We continue to see payments in general, and Visa in particular, as an attractive business. However, at 36.3 times expected earnings, the shares trade at a nearly 50% premium to the longer-term average. That creates significant short-term risk if the stock were to de-rate, and means investors need to be prepared to take a long-term view.
Visa key facts
- Price/Earnings ratio: 36.3
- 10 year average Price/Earnings ratio: 24.5
- Prospective dividend yield (next 12 months): 0.6%
All ratios are sourced from Refinitiv. Please remember yields are variable and not a reliable indicator of future income. Keep in mind key figures shouldn't be looked at on their own - it's important to understand the big picture.
Second Quarter Results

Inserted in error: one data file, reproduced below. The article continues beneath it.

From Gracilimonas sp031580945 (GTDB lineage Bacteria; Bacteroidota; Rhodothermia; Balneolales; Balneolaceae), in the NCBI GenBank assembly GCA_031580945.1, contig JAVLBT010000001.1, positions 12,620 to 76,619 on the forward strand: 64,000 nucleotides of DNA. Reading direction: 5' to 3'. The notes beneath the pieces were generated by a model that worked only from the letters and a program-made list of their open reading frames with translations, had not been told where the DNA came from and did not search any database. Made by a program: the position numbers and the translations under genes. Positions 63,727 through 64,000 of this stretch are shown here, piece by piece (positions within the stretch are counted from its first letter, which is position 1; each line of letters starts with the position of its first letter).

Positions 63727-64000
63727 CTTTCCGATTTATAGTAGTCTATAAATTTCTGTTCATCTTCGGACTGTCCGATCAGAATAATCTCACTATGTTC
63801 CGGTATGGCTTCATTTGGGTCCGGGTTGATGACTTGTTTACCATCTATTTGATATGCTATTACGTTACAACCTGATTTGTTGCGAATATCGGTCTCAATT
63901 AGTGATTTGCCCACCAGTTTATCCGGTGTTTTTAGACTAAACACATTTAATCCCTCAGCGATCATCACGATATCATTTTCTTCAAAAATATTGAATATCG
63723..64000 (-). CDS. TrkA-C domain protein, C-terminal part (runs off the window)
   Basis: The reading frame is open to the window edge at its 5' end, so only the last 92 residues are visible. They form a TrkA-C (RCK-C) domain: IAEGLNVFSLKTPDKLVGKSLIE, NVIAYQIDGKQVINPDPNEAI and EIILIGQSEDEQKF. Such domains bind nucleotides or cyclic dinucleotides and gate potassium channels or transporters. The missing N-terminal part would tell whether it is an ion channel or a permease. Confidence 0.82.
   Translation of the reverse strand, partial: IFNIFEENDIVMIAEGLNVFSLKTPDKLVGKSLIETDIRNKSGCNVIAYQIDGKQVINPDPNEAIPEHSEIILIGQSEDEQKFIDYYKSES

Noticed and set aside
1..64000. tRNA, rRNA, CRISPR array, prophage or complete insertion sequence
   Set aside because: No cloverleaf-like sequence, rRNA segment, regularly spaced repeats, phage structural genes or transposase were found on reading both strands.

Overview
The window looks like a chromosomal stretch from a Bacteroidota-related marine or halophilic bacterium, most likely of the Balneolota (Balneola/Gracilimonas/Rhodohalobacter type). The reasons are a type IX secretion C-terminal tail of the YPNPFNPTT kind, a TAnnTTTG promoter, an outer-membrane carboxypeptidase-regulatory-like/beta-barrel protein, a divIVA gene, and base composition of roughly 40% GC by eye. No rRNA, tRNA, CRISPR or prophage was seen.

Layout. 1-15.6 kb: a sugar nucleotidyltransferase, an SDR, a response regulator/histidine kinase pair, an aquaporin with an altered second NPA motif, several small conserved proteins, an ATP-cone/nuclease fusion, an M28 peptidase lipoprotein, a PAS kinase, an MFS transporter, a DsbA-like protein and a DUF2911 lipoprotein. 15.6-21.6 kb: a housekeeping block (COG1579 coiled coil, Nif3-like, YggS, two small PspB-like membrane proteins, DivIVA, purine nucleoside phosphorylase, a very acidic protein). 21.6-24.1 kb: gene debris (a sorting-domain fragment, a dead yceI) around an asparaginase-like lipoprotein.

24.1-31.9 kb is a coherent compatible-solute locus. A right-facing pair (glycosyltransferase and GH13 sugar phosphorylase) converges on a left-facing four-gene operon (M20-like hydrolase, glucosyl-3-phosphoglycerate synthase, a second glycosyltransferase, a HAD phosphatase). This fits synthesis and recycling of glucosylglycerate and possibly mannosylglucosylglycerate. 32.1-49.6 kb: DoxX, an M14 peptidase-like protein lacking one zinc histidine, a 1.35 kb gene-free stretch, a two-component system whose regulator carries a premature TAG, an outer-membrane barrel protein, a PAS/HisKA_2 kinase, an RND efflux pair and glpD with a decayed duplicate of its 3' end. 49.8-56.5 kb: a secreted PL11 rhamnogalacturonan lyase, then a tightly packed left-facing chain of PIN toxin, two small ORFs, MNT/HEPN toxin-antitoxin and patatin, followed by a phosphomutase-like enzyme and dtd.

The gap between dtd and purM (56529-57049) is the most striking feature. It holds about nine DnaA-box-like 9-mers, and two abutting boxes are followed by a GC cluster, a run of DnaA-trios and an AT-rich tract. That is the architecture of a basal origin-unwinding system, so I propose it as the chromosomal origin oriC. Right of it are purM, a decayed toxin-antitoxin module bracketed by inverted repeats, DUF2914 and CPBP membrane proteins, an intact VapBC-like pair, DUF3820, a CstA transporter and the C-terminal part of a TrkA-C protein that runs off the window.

Visa reported a 11% rise in payments volume as the number of processed transactions rose 8% to 37.6bn. Cross-border volumes excluding transactions within Europe fell 21%, and cross-border volumes fell 11% overall.
Visa's service revenues, which are based on payment volumes in the prior quarter, rose 8% year-on-year to $2.8bn. Data processing revenues rose 11% to $3.0bn and international transaction revenues fell 19% to $1.5bn. Incentives paid to clients rose 17% to $2.0bn and represent 25.8% of gross revenues.
Quarterly operating expenses rose 11% year-on-year to $2.1bn, which includes some exceptional expenses related to indirect taxes and acquisition costs. Excluding these, operating costs rose 3%, mainly driven by increased staff costs.